There are plenty of people in the outer suburbs rightly disillusioned with main-stream politics. Unemployment is high (8.1% in the City of Casey), infrastructure is poorly planned and executed, services are taxed by underfunding and a growing population, and public transport is a joke.

But Rosalie Crestani and her fascist fellow travelers are not simply “disenchanted”. Crestani is an Islam obsessed homophobe whose Rise Up Australia Party seeking to build a reactionary political movement on explicitly racist lines. Crestani really is deplorable.
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The government, police and media are pursuing a racist campaign of vilification and persecution against kids from Sudanese migrant backgrounds.

The Herald Sun is today boasting that a Sudanese born “suspected member of the Apex gang” will be “forced to return to Africa next year”. The racists are crowing.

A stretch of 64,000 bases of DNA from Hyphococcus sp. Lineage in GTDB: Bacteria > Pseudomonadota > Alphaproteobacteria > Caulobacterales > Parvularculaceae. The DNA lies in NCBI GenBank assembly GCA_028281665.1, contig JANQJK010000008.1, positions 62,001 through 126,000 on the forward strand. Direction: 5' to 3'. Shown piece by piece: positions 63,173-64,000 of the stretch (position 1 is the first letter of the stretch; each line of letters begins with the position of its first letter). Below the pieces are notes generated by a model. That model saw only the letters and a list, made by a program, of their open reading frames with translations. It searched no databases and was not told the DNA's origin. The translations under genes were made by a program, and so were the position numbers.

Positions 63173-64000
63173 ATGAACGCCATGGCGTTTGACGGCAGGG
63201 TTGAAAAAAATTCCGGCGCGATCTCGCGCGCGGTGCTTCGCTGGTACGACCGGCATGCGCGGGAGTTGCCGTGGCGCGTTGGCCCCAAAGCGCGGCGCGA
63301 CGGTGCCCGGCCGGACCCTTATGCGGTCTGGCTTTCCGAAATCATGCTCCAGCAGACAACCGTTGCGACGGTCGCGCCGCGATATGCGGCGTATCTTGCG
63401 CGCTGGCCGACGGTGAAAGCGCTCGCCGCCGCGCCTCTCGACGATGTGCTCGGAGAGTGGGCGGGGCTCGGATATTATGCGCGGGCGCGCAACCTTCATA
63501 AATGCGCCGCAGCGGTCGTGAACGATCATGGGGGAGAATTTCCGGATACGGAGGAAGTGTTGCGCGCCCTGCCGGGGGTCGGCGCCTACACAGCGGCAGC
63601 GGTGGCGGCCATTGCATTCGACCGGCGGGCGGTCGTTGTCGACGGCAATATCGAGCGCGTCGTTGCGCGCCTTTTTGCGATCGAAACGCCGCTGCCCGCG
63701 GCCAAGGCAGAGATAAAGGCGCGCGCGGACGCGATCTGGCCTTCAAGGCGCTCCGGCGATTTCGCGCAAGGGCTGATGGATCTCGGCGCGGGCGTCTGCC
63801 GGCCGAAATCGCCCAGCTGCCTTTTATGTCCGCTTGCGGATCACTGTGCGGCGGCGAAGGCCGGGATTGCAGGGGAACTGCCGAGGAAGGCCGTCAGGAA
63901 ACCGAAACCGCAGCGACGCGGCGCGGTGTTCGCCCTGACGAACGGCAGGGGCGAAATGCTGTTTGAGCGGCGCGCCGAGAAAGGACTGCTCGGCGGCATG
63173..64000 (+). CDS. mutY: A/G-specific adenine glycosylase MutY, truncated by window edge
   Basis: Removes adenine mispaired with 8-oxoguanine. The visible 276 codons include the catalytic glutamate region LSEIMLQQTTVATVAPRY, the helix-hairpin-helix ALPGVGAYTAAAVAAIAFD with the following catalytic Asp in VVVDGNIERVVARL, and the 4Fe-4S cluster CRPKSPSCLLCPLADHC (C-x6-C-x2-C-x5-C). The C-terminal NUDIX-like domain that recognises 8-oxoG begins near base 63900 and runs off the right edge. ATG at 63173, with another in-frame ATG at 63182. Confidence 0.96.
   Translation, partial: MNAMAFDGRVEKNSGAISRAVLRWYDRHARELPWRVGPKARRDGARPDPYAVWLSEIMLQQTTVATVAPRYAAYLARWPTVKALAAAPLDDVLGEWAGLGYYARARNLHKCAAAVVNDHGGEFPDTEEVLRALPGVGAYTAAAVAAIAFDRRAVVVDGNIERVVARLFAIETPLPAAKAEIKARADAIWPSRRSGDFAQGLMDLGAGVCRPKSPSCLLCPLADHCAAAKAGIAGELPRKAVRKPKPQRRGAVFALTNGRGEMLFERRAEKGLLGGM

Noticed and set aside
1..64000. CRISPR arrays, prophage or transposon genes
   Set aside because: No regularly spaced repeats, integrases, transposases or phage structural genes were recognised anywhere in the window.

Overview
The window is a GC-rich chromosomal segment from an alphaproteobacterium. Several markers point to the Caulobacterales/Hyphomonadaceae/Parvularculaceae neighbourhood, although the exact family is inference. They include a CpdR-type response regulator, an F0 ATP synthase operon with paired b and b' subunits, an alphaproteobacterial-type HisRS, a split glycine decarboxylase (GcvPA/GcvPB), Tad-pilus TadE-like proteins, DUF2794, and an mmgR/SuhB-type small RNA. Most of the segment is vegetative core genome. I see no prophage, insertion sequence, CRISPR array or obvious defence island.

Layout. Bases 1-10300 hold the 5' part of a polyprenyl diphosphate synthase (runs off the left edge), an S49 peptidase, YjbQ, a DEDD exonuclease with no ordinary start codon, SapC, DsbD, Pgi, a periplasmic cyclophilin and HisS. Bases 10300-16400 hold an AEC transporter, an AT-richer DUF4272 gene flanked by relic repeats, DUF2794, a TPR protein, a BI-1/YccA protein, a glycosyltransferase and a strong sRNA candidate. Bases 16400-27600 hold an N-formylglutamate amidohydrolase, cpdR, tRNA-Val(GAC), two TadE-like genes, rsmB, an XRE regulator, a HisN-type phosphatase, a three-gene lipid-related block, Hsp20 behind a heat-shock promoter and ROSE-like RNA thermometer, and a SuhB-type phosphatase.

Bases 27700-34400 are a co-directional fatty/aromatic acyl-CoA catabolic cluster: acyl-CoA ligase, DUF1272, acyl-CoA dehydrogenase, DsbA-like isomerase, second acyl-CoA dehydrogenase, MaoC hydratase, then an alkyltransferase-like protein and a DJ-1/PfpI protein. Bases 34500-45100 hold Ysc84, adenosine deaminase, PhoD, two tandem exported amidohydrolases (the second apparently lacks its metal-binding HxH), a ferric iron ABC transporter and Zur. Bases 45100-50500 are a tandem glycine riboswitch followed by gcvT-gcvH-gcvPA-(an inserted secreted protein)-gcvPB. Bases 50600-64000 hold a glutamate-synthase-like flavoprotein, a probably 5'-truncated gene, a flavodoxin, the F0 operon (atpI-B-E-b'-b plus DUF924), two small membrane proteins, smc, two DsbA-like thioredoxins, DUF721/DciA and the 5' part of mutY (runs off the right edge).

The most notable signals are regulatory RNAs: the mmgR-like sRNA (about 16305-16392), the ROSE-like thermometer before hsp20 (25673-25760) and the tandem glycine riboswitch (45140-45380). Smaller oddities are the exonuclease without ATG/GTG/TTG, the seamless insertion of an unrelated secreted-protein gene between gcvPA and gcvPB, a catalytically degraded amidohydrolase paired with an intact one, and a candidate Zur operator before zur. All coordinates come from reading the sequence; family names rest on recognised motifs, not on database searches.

Who exactly are we deporting?

Issac Gatkuoth came to Australia as a nine-year old child refugee. He “endured a hellish, parentless upbringing in Sudan”1. He hasn’t seen his mother since he was five years old, his two brothers were killed when his village was “wiped out”, and he spent time as an unaccompanied child in a Kenyan refugee camp.

“Until recently he believed his father was living somewhere in Australia, but was devastated when he learned his dad died when he was just two”.2

Unsurprisingly, Issac suffers from PTSD, has recurring nightmares, and developed an ‘ice’ addiction. Issac “was on ice and had not slept for two weeks” when he committed a violent carjacking.